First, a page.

I had a look at paragraph 1.1 from "Basic Topology" by M.A. Armstrong.
There a very nice proof outline presented there to the Euler's theorem.


$ V-E+F=2 $

In that proof outline (towards the end) there's this note:

"The proof breaks down here for a polyhedron such as that shown in Fig. 1.3, because the dual graph $\Gamma$ will contain loops."

But I don't quite get this note since... I just think the proof breaks much earlier. Because for the polyhedron in Fig 1.3, there's simply no tree $T$ as constructed in the proof. We have 2 trees instead of a single tree $T$. Is this observation correct?

I mean... in fact the polyhedra from Figs 1.2 and 1.3 do not satisfy at all the condition (a) of the theorem, that the graph formed by the vertices and edges of the polyhedron needs to be connected. Their respective graphs are composed of 2 separate connected components and hence are not connected graphs.

Not to talk that they don't satisfy also condition (b) which the text explicitly mentions.

So the whole construction of the proof breaks much earlier, I think.
I just don't see how you can start doing the proof's construction if condition (a) is not met.


Basically I realized that my confusion comes from not being sure about the following. Let's look at this prism which has a smaller prism cut through the middle. In that proof they start by building a graph G of all vertices and edges of the polyhedron. Then they build a spanning tree T of G. Then they build the dual graph $\Gamma$ which is defined as: vertices - the faces of the polyhedron, edges - two faces are connected if they are neighbors and the neighboring side is not an edge in T.

My question is: should I consider that edges AG, BH, CI and the analogical 3 edges from the top face exist? Seems this influences significantly the Euler's characteristic of the polyhedron?! Hm... In other words: I understand this unfilled prism does not satisfy condition (b) of the theorem, but does it satisfy (a) or not?

If I consider they exist, then I can understand the note in the book. We build G, G is a connected graph, and then we build a spanning tree T of G (which is in green on my drawing).

But if these 6 edges do not exist then well... the whole graph G has no spanning tree because it's not connected.

So in this context of topology, do we consider these vertices as connected (A with G, B with H, C with I) ?


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    $\begingroup$ You're not going to get any answers if you don't tell people what these figures and conditions are. $\endgroup$ – Trevor Gunn Mar 29 at 14:19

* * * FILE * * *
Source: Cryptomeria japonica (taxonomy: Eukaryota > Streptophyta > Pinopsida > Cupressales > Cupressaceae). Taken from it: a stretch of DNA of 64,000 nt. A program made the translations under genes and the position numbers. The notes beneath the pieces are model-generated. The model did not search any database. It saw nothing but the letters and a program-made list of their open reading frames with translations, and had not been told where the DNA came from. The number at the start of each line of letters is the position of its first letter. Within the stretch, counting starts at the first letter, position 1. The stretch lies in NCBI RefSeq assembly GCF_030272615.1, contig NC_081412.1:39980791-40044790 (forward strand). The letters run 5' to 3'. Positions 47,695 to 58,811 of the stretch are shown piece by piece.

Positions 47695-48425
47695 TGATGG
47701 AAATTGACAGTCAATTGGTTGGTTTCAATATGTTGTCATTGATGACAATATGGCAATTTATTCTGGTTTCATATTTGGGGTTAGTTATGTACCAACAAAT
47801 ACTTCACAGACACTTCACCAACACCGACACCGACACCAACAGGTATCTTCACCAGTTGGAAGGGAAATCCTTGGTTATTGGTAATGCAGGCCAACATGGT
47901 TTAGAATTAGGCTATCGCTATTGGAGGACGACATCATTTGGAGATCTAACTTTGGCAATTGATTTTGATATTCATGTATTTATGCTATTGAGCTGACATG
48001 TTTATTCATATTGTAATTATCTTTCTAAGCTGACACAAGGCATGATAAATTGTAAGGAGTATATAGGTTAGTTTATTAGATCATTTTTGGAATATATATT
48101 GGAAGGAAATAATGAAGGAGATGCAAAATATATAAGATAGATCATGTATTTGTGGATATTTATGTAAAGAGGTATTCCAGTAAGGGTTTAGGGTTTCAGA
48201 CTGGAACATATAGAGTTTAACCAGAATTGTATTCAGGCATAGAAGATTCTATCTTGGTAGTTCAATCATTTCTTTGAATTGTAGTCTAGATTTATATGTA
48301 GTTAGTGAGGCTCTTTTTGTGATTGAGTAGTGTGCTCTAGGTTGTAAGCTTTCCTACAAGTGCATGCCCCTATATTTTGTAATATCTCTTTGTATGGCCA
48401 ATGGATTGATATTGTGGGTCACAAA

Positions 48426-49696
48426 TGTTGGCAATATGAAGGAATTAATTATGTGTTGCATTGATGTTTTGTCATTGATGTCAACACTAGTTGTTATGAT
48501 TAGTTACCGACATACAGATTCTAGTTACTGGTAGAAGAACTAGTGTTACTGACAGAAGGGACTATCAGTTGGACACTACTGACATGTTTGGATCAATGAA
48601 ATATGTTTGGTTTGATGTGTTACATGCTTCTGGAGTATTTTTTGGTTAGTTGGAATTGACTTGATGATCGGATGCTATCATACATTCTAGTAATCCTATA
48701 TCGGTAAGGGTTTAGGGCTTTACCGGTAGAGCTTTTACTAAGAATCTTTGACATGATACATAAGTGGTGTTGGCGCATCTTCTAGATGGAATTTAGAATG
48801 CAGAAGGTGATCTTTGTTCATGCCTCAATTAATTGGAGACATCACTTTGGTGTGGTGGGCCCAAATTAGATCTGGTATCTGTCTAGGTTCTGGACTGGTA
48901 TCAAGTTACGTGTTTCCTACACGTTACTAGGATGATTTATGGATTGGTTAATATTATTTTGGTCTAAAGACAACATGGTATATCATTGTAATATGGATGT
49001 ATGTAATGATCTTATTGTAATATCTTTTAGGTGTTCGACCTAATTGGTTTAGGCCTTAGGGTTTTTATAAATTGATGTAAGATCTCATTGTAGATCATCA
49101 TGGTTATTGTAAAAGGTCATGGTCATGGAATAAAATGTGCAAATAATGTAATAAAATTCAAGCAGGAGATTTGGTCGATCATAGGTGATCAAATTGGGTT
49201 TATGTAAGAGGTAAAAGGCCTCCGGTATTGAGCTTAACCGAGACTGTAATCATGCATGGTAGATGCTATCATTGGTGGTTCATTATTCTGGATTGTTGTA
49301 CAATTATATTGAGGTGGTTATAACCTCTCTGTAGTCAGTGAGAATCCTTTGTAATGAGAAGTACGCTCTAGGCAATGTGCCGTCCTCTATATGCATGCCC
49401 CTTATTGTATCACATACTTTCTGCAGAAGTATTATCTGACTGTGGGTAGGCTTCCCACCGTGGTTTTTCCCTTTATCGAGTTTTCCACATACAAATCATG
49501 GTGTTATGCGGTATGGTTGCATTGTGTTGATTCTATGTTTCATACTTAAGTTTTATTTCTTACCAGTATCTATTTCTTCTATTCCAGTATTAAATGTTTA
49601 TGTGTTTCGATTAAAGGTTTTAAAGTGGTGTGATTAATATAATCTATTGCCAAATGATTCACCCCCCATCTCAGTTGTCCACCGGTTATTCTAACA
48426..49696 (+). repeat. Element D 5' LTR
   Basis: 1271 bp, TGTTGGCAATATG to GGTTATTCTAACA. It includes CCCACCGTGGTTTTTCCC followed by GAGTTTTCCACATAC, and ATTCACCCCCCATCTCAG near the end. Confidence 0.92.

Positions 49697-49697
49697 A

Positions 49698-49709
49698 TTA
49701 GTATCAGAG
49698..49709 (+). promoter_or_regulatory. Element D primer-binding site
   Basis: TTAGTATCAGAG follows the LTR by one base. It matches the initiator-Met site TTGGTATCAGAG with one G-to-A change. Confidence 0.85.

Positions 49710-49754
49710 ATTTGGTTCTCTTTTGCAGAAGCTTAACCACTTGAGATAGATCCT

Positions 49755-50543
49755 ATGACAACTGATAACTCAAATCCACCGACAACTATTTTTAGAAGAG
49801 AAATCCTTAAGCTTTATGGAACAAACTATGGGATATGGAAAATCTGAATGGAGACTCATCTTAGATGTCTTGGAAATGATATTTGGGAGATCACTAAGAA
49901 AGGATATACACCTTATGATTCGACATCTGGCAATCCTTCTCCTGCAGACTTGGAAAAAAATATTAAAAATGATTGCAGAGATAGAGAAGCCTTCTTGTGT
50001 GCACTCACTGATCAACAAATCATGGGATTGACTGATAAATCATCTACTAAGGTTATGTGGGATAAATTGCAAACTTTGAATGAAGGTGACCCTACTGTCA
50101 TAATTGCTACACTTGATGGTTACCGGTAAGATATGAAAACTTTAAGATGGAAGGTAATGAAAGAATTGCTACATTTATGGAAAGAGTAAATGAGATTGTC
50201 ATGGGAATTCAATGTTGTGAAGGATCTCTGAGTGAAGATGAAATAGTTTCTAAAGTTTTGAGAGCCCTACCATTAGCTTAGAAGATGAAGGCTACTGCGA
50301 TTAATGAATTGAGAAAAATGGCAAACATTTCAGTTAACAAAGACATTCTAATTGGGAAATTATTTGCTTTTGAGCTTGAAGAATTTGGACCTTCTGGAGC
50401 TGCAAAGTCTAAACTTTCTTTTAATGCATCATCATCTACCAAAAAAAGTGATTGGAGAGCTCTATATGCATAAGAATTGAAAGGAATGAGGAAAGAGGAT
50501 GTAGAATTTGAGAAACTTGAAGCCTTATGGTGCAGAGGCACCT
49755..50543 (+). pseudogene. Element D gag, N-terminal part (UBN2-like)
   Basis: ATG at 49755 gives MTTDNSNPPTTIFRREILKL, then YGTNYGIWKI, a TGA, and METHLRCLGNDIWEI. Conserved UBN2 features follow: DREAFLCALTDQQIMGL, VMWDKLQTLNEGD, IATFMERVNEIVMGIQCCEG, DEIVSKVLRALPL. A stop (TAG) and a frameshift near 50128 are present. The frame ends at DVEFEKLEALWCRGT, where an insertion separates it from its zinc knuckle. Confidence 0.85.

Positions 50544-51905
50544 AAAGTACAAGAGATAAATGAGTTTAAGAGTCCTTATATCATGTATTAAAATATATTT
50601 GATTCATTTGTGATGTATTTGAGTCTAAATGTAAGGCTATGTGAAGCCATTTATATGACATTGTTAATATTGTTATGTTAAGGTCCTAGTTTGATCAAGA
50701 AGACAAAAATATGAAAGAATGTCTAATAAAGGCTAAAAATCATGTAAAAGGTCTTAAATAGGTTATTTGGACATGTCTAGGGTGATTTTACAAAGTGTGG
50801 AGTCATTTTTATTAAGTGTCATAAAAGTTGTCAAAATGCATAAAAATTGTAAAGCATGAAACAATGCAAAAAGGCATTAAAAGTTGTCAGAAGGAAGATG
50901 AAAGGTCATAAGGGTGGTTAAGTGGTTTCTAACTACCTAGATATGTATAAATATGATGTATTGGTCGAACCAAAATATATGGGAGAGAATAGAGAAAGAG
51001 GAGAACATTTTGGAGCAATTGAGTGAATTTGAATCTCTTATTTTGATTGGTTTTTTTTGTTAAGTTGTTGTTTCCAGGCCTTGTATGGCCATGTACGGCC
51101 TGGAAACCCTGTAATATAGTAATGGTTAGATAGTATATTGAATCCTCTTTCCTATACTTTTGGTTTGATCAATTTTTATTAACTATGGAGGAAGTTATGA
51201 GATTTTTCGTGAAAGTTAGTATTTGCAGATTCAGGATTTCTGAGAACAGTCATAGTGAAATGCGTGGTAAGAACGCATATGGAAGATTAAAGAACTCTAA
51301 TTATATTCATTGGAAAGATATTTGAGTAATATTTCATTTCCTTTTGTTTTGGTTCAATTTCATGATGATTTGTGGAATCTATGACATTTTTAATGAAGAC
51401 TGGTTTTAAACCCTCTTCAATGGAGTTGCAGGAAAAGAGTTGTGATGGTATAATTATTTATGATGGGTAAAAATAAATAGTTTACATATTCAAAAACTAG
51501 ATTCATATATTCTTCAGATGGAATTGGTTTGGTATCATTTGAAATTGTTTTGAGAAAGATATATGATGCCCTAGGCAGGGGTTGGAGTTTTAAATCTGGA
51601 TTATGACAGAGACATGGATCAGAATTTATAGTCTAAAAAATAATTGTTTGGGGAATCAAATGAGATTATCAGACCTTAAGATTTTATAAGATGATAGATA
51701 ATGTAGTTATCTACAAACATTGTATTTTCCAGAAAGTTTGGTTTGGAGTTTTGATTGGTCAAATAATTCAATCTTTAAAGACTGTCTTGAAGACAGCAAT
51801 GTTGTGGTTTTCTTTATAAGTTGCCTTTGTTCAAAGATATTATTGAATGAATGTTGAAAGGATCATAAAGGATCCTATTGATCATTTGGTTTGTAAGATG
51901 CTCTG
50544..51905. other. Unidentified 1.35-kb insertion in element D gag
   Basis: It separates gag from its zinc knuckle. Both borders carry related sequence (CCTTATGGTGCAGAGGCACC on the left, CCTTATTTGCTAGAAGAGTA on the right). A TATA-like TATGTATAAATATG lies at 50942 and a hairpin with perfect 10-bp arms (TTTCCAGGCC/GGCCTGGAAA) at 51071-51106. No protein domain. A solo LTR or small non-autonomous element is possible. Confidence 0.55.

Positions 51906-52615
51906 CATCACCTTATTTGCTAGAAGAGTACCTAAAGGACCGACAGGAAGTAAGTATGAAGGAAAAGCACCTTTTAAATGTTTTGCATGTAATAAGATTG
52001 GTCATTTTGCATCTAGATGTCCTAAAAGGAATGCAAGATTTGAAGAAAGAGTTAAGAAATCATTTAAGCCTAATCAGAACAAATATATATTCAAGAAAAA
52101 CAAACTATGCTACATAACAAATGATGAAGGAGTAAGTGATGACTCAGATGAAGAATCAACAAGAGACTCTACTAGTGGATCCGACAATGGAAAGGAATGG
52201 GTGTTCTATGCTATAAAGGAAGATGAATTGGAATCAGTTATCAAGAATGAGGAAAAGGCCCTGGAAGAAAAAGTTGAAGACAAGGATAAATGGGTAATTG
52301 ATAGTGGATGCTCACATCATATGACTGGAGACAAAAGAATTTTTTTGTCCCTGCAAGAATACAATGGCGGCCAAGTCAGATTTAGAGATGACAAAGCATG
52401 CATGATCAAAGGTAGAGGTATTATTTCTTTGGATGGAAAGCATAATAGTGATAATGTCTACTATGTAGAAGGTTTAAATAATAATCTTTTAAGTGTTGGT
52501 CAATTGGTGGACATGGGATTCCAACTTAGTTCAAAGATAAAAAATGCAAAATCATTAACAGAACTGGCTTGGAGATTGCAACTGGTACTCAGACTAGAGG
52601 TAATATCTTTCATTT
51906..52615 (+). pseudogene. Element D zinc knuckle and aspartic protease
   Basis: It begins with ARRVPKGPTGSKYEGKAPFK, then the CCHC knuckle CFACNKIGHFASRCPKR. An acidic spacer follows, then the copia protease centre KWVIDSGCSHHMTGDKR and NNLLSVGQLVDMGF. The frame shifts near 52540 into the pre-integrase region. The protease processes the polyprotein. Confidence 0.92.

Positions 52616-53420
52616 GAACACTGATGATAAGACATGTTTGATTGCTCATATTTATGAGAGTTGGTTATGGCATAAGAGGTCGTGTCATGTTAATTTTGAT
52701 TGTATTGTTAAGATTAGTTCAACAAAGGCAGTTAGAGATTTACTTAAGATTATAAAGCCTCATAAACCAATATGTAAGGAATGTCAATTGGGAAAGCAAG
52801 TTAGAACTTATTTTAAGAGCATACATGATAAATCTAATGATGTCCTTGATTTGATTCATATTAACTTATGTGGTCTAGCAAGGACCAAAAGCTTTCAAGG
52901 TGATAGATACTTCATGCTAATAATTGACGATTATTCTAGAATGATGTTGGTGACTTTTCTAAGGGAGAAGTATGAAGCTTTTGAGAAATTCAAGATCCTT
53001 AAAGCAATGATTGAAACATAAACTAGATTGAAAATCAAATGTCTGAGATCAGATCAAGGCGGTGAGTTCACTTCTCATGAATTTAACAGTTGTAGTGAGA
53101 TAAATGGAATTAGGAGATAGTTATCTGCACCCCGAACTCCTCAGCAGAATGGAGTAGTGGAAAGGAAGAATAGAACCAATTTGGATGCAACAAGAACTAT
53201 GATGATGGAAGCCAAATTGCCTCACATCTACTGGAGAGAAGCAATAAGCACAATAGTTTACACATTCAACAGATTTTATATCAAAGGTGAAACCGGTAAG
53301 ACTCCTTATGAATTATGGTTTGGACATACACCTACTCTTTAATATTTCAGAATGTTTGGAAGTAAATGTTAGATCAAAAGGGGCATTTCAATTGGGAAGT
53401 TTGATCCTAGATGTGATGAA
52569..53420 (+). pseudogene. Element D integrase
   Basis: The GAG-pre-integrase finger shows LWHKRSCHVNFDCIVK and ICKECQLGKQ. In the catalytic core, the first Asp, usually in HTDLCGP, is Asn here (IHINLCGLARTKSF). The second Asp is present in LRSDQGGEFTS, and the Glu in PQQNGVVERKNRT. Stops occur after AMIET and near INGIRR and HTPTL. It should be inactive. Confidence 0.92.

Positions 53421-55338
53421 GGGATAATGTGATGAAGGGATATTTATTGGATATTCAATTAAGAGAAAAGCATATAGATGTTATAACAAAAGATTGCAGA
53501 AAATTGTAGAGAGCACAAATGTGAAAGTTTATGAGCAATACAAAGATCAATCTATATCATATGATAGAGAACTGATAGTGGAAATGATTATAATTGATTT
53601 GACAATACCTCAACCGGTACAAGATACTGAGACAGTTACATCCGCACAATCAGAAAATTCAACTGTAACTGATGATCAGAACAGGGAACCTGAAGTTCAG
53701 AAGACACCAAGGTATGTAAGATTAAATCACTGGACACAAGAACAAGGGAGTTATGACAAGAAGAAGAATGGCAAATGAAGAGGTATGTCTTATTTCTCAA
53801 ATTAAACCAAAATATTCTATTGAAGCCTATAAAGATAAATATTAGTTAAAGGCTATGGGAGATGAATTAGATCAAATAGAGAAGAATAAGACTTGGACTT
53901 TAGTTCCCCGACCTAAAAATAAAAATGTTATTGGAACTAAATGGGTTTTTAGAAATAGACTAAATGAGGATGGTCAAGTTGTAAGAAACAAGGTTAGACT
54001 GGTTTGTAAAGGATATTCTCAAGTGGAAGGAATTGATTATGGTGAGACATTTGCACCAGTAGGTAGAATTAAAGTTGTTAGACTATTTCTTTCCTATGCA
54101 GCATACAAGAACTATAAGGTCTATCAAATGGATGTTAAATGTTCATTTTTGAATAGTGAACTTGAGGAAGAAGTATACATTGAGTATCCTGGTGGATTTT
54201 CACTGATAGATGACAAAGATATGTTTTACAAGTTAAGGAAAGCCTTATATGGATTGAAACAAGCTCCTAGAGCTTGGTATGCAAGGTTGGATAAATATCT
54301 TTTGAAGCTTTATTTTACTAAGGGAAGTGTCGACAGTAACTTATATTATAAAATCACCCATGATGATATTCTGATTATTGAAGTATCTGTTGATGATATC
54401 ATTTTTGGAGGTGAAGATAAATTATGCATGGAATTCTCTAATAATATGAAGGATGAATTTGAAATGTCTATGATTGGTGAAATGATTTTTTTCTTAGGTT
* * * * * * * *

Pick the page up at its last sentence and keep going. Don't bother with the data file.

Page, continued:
• $\begingroup$ @TrevorGunn Yeah, I guess so. $\endgroup$ – peter.petrov Mar 29 at 14:43
  • $\begingroup$ @peter.petrov can you copy here these figures? Or describe what we would see? $\endgroup$ – Berci Mar 29 at 14:50
  • $\begingroup$ The orange edges (in a way) can be though of as edges of the dual graph. The green edges are the edges in the spanning tree T of G. Two faces are neighbors/connected in the dual graph if they share a side which is not an edge of T. Sorry, I am somewhat bad at making pictures and visual things on a computer so I just made the drawing by hand. $\endgroup$ – peter.petrov Mar 29 at 18:03

In calculating the Euler characteristic, you need all "faces" to be discs. Meaning there are no holes in the middle of them. Or another way of looking at it: if you take two points on the boundary of your face and draw an edge between them, that should cut the face into two smaller faces. So the number of edges goes up by 1 and the number of faces goes up by 1 and the quantity

$$ V - E + F $$

does not change.

On the other hand, if you have an annular "face" like this:

Annulus with an edge between the two boundary components

then you can see that whether or not that short edge is there does not change the number of faces. So in order to make the formula work, we can't allow annular faces.

That is what the second condition is getting at. For instance consider the following torus (image by Tom Ruen at Wikipedia):

If you cut along either loop you get an annulus (you could equivalently call it a cylinder). But if you cut along both loops you get a disc. So that is why we need both loops. And now you can verify that $V - E + F = 1 - 2 + 1 = 0$. Toruses have Euler characteristic $0$. In general, for a surface $X$ of genus $g$ (orientable), $\chi(X) = 2 - 2g$. So spheres have $\chi = 2$, toruses $\chi = 0$ and so on.

So the second condition rules out higher genus polyhedra. The first condition rules out things like a disjoint union of two spheres. Imagine I have two tetrahedra side by side. Then $V - E + F = 4$ since individually $V - E + F = 2$ and I'm doubling each number. A disjoint union doesn't satisfy the first condition (because it's disjoint).

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  • $\begingroup$ Thanks a lot. So in simple terms... I do have those 6 edges which I asked about? I should consider they exist (in order to make all faces disks)? Then everything matches up, yes, and the note in the proof does make sense. Side note: is there any free software for making such nice drawings as yours? Also, you meant spheres have $\chi = 2$, I think. My "unfilled prism" is homeomorphic to a torus, I think, right? $\endgroup$ – peter.petrov Mar 29 at 16:31
  • $\begingroup$ @Peter Yes, you have those edges. I don't think you need all 6 but you do need at least one on the top and one on the bottom. But adding all 6 makes it more symmetric. The first image I made with geogebra. The second I took from Wikipedia. Yes, $\chi = 2$, thanks. Yes, the prism is homeomorphic to a torus. $\endgroup$ – Trevor Gunn Mar 29 at 16:32
  • $\begingroup$ Alright, thanks a lot once again! All the best! $\endgroup$ – peter.petrov Mar 29 at 16:33

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